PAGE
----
Martin Weller wonders if the whole MOOC bubble has already burst in his post, You Can Stop Worrying About MOOCs Now. This week has seen the announcement by Coursera that they will be partnering with 10 US state university systems and public schools to provide them with course content. Instead of being the revolutionary element of disruption in higher education the xMOOCs are beginning to blend in with regular campus by providing ready-made course content for smaller universities and colleges to embed in their own programs. A college can thus offer a wider range of courses since they do not have to make the investment in developing the course material and can offer the tuition and examination that the MOOC cannot offer.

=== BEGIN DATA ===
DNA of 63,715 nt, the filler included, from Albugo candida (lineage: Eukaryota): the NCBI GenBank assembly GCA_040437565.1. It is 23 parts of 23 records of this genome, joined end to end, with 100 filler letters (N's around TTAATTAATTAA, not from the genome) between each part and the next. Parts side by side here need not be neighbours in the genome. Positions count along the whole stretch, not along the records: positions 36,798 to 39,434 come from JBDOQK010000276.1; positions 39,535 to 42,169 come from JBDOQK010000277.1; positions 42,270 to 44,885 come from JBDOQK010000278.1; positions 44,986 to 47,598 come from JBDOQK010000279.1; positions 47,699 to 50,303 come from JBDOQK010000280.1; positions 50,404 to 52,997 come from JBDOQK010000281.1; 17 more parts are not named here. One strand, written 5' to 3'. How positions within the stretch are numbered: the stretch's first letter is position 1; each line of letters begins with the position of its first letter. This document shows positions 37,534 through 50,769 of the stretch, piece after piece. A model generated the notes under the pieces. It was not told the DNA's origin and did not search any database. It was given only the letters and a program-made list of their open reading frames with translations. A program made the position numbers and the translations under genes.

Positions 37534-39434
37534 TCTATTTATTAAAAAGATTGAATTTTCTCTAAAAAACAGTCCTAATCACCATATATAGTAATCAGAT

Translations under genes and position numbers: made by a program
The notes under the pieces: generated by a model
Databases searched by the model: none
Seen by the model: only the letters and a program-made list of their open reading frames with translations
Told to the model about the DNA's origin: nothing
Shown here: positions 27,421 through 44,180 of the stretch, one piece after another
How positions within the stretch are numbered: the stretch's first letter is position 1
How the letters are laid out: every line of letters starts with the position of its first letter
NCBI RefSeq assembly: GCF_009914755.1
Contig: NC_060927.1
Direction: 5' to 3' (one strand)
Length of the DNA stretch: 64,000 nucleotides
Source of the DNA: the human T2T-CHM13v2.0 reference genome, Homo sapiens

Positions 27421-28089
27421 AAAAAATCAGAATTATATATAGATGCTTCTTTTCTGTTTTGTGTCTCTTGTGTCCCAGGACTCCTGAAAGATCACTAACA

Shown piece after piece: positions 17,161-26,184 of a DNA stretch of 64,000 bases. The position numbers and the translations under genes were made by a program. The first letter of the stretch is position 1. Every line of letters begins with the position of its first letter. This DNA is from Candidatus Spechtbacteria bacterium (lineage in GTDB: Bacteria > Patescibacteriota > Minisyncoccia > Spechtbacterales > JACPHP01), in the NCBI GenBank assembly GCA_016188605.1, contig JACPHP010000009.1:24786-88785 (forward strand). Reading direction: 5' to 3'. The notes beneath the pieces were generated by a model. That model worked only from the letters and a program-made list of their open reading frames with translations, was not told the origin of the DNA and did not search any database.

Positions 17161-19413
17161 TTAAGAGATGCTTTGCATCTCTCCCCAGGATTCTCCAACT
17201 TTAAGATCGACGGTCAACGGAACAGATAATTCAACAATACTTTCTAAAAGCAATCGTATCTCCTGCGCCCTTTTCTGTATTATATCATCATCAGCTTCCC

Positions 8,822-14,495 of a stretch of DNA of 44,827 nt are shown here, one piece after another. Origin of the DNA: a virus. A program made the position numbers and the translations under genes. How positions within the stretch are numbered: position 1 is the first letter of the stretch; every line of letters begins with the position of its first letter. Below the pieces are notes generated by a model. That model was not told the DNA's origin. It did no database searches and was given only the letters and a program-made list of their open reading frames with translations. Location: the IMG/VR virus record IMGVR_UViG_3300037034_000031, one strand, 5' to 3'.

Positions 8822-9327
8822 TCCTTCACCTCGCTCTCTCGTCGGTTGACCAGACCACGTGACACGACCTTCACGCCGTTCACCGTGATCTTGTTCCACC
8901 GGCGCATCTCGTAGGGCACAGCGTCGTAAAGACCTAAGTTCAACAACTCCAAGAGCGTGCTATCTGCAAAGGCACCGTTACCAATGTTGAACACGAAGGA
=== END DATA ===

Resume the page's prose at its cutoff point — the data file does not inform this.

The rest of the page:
I'm not surprised by this move and it fits in with the layered model of education with free resources at the bottom layer and then optional value-added services like tuition, validation, examination etc higher up and at a fee. Martin sees this as the xMOOCs revealing their true colours and instead of offering free education for all they are now looking to establish a good business model within the traditional set-up.
A few weeks ago there was a discussion about whether MOOCs are courses or textbooks and the answer seems to be verging toward the latter with the course element added on by other parties, at a cost. Rather than disrupting higher education MOOCs may well end up fitting comforably into it providing new dimensions but not challenging too hard.
Maybe we should let them get on with it and get back to looking at MOOCs as they were originally conceived:
"So what about MOOCs, you know, those free, open courses? Is this the end of them? No, I don't think so, but maybe they can now become what we always wanted them to be, focused on access and experimentation and not hype and commercialism."
Time for a reminder of the roots of MOOC with Dave Cormier's classic video description. Now this is what I call a MOOC:
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